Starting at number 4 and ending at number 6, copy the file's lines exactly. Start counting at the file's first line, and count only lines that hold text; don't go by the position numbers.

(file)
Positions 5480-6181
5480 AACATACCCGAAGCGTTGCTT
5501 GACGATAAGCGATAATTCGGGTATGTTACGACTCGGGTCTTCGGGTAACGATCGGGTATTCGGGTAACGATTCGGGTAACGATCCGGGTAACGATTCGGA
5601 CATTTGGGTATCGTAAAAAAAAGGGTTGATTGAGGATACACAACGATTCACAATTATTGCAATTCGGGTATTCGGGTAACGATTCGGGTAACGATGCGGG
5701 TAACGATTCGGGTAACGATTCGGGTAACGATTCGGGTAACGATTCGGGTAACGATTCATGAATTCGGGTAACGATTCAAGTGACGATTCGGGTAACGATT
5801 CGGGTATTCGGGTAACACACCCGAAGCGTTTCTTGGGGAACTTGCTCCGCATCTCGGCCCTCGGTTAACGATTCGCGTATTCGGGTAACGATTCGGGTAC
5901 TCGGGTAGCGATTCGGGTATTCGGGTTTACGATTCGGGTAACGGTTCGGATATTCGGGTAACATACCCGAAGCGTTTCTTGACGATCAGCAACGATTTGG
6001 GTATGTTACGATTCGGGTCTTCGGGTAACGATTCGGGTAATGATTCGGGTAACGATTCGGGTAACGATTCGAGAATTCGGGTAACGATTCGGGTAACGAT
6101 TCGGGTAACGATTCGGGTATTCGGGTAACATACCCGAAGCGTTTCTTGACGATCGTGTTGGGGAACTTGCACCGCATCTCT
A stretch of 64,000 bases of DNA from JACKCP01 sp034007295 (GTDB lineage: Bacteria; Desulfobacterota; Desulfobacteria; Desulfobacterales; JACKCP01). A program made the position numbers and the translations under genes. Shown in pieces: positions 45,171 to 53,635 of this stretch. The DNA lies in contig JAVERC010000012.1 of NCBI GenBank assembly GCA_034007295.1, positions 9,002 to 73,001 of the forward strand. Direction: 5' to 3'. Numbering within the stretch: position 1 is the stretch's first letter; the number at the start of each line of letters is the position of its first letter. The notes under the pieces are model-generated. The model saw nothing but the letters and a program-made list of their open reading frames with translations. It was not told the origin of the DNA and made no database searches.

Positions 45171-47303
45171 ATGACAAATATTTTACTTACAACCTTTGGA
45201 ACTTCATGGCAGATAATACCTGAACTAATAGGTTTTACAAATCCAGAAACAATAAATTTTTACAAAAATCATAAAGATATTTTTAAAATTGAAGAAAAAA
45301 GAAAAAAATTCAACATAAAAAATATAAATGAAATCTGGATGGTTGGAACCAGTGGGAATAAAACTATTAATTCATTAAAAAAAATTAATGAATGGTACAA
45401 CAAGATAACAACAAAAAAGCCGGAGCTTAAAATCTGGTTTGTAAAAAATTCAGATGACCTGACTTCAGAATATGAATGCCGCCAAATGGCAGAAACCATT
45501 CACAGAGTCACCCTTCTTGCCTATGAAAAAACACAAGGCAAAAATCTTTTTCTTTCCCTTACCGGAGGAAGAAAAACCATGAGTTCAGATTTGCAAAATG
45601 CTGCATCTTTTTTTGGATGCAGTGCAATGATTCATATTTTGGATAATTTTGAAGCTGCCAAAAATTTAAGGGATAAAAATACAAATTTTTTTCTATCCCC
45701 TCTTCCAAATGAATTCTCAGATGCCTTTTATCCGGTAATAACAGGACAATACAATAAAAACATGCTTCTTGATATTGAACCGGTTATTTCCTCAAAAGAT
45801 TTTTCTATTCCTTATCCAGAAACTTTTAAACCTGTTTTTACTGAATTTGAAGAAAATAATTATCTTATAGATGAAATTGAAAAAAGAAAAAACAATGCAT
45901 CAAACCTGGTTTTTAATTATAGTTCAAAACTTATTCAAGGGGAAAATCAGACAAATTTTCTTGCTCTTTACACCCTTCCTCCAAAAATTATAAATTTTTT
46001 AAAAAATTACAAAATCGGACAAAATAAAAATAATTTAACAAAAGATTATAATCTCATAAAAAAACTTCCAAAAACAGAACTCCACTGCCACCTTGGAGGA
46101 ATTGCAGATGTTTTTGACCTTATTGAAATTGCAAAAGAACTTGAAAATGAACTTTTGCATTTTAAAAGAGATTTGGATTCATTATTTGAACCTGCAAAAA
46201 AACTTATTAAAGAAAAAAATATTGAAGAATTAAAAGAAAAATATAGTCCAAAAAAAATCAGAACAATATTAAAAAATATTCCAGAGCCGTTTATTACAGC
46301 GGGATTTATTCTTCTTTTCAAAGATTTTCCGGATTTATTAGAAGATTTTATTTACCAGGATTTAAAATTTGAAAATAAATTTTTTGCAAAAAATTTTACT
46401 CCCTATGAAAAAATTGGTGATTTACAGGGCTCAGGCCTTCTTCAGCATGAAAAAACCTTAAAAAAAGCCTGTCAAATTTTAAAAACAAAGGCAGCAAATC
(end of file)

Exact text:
5601 CATTTGGGTATCGTAAAAAAAAGGGTTGATTGAGGATACACAACGATTCACAATTATTGCAATTCGGGTATTCGGGTAACGATTCGGGTAACGATGCGGG
5701 TAACGATTCGGGTAACGATTCGGGTAACGATTCGGGTAACGATTCGGGTAACGATTCATGAATTCGGGTAACGATTCAAGTGACGATTCGGGTAACGATT
5801 CGGGTATTCGGGTAACACACCCGAAGCGTTTCTTGGGGAACTTGCTCCGCATCTCGGCCCTCGGTTAACGATTCGCGTATTCGGGTAACGATTCGGGTAC